Correctly identifying the underlying reasons is the first step in successfully treating chin-on-chest conditions. A doctor will first go over your whole medical history and do a comprehensive physical examination. Your general practitioner could suggest you see a medical professional with expertise in neuromuscular disorders. There are many other tests that might be requested, depending on your current health and medical history. Using X-rays or MRIs, your doctor might also want to examine the region more closely. These tests, in particular, can show how badly damaged your neck is.

Treating the Disorder

Treatment options for dropped head syndrome include both conservative and surgical approaches. However, your particular symptoms, causes, and cervical region damage will typically determine the best course of action. The deformity may be reduced and the quality of life may be increased by treating the underlying causes with medicines and a multidisciplinary strategy. The goal of conservative therapies is to lessen symptoms and build up the neck muscles. A person can improve their postural alignment and body motions with the help of physical therapy or physiotherapy. Additionally, physical manipulation and recommended exercises can improve strength and range of motion. Other orthotic aids for pain management and deformity correction include neck braces.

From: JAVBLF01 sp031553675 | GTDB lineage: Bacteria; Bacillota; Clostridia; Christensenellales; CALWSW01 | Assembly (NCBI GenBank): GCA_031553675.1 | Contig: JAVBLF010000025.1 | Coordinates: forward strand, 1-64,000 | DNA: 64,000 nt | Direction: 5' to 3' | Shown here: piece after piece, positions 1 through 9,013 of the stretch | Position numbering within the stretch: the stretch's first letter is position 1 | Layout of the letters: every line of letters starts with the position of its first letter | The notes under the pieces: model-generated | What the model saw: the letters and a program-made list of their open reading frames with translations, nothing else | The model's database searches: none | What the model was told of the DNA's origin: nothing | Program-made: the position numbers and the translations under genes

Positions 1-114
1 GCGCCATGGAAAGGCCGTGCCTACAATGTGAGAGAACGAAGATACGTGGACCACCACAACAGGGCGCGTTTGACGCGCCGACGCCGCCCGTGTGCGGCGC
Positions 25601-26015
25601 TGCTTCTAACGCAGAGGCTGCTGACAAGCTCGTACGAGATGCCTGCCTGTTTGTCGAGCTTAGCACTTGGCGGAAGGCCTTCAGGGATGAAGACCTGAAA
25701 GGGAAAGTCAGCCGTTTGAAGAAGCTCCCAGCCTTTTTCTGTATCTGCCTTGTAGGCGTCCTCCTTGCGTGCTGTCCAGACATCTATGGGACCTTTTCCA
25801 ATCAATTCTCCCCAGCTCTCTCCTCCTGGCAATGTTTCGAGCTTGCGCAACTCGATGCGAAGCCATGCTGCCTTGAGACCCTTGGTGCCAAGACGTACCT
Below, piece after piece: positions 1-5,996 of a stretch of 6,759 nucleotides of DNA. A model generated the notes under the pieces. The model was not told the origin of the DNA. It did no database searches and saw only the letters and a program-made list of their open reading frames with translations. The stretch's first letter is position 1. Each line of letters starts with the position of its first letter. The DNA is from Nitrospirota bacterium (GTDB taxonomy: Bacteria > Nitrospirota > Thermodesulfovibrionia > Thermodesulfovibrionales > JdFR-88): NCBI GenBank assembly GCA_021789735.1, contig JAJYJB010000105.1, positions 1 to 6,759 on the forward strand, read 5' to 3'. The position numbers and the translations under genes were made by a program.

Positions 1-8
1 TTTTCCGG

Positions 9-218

Surgical Options

If your neck deformity is severe and causes persistent discomfort, surgery for cervical kyphosis can be required. Additionally, surgery may be necessary to relieve any pressure on the spinal cord or nerves in order to stop future injury and/or severe neuromuscular issues. A multilevel spinal fusion, for instance, may be necessary for cervical malformation. By permanently joining the compromised vertebrae into a more advantageous position, this operation can rectify the incorrect spinal curvature. A posterior spinal fusion (surgical started from the rear of the neck) is advised for some patients.

As part of the fusion procedure, the spine is aligned and stabilized using bone grafts and other surgical gear. After some time, the afflicted vertebrae join forces and stop the curvature from further deteriorating. Spinal fusion on many levels can be a challenging procedure with a protracted recovery period. A person’s deformities and quality of life may drastically improve as a consequence, though. The award-winning team of spinal deformity experts at Medical City Kids Ortho can assist with the diagnosis and treatment of chin-on-chest syndrome. To help you return to the life you desire, we’ll use the most recent technological developments and will provide you with both non-surgical and surgical solutions.

Call 214-556-0590 to make an appointment.